DIY Wood Tapered Table Legs
We recently had a request for a custom desk and our client wanted tapered, decorative table legs with square edges. We had never made these before so we had to figure out a way to make them efficiently and reliably. Now I'm not here to say this is the best way to accomplish the task......but here is how we did it.
For these legs we started with some standard rustic pine 4x4 posts. We cut each to roughly 31 inches to begin, then jointed and planed them to square them up and give them a nice hard edge. We then cut each to exactly 29.25 inches in length. We always cut lumber long prior to milling because we typically have to cut the ends to finally square the stock.
We set the posts on 1 inch boards so we could get our clamps underneath and clamped a 5.5 inch board to the top of the set to act as a router guide.
Using a 1½ inch round nose bit we just ran the router against the board rail, cutting a nice even groove across all four posts. This is the same bit you might use to cut juice grooves in your cutting boards.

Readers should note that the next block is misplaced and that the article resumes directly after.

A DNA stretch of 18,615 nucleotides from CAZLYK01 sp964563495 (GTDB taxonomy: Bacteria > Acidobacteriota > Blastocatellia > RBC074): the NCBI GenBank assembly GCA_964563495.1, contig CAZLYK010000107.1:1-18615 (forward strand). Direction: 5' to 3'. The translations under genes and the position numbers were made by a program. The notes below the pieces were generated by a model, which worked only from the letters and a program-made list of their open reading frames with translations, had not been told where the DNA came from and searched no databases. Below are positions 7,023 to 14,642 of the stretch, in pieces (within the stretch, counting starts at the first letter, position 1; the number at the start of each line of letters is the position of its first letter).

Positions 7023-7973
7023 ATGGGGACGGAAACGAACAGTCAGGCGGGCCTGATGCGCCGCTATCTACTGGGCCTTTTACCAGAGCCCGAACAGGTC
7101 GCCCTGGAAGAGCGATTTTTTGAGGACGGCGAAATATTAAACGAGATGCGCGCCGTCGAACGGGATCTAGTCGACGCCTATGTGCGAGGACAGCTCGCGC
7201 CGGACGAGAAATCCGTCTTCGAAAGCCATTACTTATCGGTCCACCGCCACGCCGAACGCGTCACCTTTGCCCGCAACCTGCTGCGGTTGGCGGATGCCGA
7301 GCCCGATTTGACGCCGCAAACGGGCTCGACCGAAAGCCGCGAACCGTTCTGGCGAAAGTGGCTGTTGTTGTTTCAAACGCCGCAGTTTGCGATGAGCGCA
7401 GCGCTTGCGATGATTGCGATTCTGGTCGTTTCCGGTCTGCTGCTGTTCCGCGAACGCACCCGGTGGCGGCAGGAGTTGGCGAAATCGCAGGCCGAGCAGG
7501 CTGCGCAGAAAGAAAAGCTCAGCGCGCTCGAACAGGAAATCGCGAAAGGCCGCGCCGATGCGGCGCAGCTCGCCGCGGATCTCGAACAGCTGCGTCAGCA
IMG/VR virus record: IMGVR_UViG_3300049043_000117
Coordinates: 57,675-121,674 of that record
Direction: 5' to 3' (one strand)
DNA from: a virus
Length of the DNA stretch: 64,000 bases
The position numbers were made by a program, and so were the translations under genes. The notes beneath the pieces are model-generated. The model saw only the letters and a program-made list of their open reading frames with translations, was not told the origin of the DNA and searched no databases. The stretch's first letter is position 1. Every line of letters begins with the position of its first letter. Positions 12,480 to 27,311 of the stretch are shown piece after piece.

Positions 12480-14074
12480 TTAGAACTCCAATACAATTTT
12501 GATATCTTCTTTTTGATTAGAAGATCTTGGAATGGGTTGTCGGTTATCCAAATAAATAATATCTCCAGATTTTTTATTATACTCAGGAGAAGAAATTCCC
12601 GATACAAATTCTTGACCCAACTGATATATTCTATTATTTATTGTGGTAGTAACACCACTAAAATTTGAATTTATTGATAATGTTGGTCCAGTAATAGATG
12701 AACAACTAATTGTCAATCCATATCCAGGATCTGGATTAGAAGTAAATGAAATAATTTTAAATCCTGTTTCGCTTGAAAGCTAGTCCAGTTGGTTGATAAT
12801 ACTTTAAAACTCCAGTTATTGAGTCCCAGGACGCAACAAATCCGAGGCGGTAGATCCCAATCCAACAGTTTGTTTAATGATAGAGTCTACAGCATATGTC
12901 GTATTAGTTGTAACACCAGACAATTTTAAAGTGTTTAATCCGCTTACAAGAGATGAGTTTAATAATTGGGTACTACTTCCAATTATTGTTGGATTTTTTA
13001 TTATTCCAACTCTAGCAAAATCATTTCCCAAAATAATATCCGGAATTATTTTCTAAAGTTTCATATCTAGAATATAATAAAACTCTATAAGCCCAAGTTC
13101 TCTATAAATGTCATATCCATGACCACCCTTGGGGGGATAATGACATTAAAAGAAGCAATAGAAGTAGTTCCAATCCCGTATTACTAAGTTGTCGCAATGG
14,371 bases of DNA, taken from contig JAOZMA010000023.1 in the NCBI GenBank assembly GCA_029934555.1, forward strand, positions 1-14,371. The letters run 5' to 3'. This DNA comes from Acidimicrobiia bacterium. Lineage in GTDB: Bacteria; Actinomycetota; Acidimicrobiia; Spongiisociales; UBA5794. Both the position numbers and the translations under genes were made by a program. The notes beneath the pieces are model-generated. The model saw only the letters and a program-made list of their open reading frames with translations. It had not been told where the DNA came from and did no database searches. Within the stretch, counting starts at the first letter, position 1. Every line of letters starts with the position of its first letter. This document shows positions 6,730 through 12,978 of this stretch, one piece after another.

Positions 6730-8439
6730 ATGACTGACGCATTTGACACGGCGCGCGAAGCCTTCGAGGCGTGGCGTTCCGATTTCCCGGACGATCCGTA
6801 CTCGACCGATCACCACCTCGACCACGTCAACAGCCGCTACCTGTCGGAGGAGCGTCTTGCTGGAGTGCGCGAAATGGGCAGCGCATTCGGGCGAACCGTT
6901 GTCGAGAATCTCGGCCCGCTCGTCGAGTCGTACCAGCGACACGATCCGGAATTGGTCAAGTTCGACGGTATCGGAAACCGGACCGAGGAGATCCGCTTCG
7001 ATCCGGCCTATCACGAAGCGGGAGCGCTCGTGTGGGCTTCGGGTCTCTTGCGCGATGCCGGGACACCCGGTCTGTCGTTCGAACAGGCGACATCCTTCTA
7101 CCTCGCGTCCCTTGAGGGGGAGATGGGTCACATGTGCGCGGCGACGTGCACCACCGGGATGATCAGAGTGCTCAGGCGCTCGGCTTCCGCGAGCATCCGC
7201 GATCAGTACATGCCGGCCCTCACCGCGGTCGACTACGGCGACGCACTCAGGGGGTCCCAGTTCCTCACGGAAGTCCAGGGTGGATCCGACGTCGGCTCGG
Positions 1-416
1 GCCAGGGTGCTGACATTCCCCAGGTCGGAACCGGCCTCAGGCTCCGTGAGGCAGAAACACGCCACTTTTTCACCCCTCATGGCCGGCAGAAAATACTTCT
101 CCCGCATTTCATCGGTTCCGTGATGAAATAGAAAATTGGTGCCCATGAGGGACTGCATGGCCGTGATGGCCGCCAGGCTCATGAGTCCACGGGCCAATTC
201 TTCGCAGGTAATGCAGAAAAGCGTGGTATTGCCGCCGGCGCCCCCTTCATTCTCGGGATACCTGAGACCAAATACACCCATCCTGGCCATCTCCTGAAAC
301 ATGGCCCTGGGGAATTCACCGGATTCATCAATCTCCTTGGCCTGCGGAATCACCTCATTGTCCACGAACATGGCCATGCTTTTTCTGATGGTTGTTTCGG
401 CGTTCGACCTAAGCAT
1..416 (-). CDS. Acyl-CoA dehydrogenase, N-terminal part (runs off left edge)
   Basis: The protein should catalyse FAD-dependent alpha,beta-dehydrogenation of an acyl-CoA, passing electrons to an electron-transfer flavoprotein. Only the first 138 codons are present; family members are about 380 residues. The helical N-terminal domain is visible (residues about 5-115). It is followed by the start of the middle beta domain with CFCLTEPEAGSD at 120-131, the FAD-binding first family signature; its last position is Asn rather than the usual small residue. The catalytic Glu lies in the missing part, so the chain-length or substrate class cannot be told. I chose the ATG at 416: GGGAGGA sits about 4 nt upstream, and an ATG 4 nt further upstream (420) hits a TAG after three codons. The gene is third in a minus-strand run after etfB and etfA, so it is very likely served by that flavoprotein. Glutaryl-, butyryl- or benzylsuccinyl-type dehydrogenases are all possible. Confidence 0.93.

Once we had the first side cut all we had to do was flip the posts, re-clamp and do it again until all four sides were complete. Each time we set our posts to cut, we made sure to use a long clamp on all of them to keep them from shifting.
You might ask why didn’t we just use a wood lathe to taper these legs. Our clients very specifically requested tapered legs with square edges so that ruled out the lathe. These will eventually be painted and distressed which is why we chose the rustic pine.
To add an extra bit of decorative molding, we lowered our blade on our table saw and, using the miter guide, cut grooves about 1.5 inches below the router cuts. We set our saw fence to run against so each one would be perfectly even.
We made a small jig our of some scrap wood. It’s just essentially a thin plate with a 1x1 block glued to it to act as a backstop.
This would allow us to place this under the top of each post and use our jointer and several passes to cut the tapered edge on each side.
At any rate, now we have four matching legs to build our desk.